Journal Articles

Keratinocytes oxidative damage mechanisms related to airbone particle matter exposure

November 16, 2017

Arianna Romani, Carlo Cervellati, Ximena M. Muresan, Giuseppe Belmonte, Alessandra Pecorelli, Franco Cervellati, Mascia Benedusi, Pablo Evelson, G. Valacchi (2017). Keratinocytes oxidative damage mechanisms related to airbone particle matter exposure. Mechanisms of Ageing and Development.

Author Affiliations

Department of Life Sciences and Biotechnology, University of Ferrara, Ferrara, Italy
Department of Biomedical and Specialist Surgical Sciences, University of Ferrara, Ferrara Italy
Universidad de Buenos Aires, CONICET, Instituto de Bioquímica Medicina Molecular (IBIMOL), Facultad de Farmacia y Bioquímica, Buenos Aires, Argentina
Department of Animal Science, North Carolina State University, Plants for Human Health Institute, NC Research Center, 28081, Kannapolis NC, USA


Epidemiological evidences have correlated airbone particulate matter (PM) to adverse health effects, mainly linking to pulmonary and cardiovascular disease. Nevertheless, only recently, some studies reported detrimental effects of PM on other organs such as skin. In a recent work, we have reported increased oxidative and inflammatory responses in Reconstituted Human Epidermis (RHE) exposed to ambient particles (CAPs) and we also demonstrated the ability of CAPs to penetrate the skin tissue.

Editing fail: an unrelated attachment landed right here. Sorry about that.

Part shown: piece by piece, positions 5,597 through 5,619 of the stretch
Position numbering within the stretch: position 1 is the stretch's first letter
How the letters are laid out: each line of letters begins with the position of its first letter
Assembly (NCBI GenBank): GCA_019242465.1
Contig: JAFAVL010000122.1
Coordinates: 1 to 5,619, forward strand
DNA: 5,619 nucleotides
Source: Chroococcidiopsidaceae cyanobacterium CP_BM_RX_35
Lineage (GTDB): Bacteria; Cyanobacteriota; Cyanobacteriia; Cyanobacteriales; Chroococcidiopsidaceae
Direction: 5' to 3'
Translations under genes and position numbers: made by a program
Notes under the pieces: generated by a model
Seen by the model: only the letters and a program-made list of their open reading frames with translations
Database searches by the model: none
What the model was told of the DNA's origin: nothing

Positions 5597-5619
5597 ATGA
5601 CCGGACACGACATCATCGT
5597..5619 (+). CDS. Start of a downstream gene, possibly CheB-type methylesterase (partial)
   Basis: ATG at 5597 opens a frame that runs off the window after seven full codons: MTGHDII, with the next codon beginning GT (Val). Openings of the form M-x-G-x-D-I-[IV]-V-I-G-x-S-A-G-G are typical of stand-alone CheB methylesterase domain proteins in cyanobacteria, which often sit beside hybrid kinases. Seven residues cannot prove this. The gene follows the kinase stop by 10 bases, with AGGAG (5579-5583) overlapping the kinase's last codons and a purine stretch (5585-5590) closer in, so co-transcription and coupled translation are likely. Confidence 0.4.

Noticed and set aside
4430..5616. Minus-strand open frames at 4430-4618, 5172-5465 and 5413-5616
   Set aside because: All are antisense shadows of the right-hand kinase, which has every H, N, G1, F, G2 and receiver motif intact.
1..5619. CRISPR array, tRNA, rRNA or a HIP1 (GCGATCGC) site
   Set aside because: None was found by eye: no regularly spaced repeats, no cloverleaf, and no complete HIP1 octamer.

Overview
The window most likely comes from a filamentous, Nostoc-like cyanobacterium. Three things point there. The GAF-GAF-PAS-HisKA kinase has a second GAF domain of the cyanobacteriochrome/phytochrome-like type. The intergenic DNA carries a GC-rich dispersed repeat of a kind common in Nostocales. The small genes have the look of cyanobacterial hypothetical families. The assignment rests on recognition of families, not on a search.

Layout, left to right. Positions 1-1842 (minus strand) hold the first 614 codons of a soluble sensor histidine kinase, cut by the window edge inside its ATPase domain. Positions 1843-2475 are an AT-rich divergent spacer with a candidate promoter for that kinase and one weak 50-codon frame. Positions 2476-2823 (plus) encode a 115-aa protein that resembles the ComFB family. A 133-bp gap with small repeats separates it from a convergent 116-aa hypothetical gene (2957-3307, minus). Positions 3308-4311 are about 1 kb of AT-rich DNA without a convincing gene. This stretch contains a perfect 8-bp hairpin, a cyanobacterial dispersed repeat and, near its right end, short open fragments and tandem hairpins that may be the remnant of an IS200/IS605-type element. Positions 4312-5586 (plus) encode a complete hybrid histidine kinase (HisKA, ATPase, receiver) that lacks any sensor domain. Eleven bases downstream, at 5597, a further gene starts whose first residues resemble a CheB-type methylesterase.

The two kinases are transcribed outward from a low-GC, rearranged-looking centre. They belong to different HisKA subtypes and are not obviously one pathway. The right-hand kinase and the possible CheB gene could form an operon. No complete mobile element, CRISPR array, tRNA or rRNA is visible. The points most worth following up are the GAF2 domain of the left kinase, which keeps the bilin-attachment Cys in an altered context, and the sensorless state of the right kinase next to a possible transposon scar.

The present study was aimed to better understand the cellular mechanisms beyond the oxidative changes induced by CAPs (5–10–25 μg/mL) in human immortalized keratinocytes (HaCaT).

After 24 h of treatment, CAPs were able to enter the cells leading to a decrease in viability, increased levels of 4-hydroxinonenal products (4-HNE) and IL-1α release. Overall these data, suggest lipid and protein oxidative damage, as well as an increase of inflammatory response after being challenged with CAPs. In addition, 3 h after CAPs exposure we found a significant increase in NF-kB and Nrf2 translocation into the nucleus. In contrast, no differences in gene expression and enzymatic activity of Nrf2 target genes were detected. This last finding could be explained by the ability of CAPs to possibly alter the binding of Nrf2 to the ARE DNA sequence.

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